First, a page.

C.Maxx Stevens has been an artist since the ’70s. Of Seminole/Muskogee descent, she has exhibited artwork in numerous museums both nationally and internationally, and she has earned prestigious recognitions, including the Andrea Frank Artists Foundation Award and the Joan Mitchell Foundation, Inc., Painters and Sculptors Grant. While she believes great strides have been made for indigenous people and artists in the modern era, she still sees a lot of work to be done.

“Standing Rock and Wounded Knee are all important in contemporary history,” she said. “But I don’t really think these issues make a dent in how non-Natives see what is happening in the Native world. There are so many stereotypes and uninformed people out there that it’s like the tip of the iceberg.”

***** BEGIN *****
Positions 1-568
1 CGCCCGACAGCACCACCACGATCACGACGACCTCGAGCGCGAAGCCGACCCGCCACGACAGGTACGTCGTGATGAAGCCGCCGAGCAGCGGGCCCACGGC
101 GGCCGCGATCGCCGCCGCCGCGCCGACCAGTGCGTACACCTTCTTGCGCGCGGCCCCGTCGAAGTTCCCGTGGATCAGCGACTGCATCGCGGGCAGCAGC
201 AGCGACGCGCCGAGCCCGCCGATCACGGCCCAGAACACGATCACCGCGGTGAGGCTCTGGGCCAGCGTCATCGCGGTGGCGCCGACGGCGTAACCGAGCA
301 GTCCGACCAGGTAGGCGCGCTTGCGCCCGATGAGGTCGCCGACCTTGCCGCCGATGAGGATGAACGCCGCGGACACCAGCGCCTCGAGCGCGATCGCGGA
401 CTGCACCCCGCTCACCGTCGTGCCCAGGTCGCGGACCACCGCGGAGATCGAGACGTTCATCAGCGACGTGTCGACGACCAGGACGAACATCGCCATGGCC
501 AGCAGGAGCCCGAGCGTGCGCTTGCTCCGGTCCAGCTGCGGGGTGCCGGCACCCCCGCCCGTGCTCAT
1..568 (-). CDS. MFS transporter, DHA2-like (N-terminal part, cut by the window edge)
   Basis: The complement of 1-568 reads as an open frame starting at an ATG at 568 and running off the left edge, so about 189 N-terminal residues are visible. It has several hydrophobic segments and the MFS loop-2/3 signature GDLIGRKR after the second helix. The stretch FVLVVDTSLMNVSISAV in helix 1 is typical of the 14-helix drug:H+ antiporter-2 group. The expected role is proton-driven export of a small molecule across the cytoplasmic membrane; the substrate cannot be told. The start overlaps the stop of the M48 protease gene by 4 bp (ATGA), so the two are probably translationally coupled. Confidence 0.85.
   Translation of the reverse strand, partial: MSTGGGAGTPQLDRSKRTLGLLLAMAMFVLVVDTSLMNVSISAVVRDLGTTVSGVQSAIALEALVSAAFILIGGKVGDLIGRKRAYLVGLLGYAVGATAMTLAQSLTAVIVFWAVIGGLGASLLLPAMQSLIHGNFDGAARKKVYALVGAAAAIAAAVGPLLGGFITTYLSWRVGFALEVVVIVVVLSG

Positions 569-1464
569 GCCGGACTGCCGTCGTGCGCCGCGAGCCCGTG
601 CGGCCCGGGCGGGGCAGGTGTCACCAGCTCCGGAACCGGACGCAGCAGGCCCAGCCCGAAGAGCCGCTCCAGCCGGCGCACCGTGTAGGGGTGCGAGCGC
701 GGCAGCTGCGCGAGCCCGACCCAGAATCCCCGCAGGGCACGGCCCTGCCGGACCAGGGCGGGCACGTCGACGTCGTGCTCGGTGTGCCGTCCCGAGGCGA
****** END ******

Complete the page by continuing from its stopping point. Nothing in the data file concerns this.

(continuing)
Stevens, an associate professor in the Department of Art and Art History at the University of Colorado Boulder, believes more honest and inclusive education surrounding indigenous people is vital to helping the general population learn stories they may not have been exposed to before.

For example, “In art history, I notice that everyone of culture has their ‘place.’ Fred Wilson, Black; Frida Kahlo, Mexican,” she said. “With Native artists, do you see Native artists intermixed in museums with contemporary artists, or just in the ‘Indian Art’ section?” Stevens believes an inclusive environment, where all ethnicities and stories are given equal space, is vital to progress.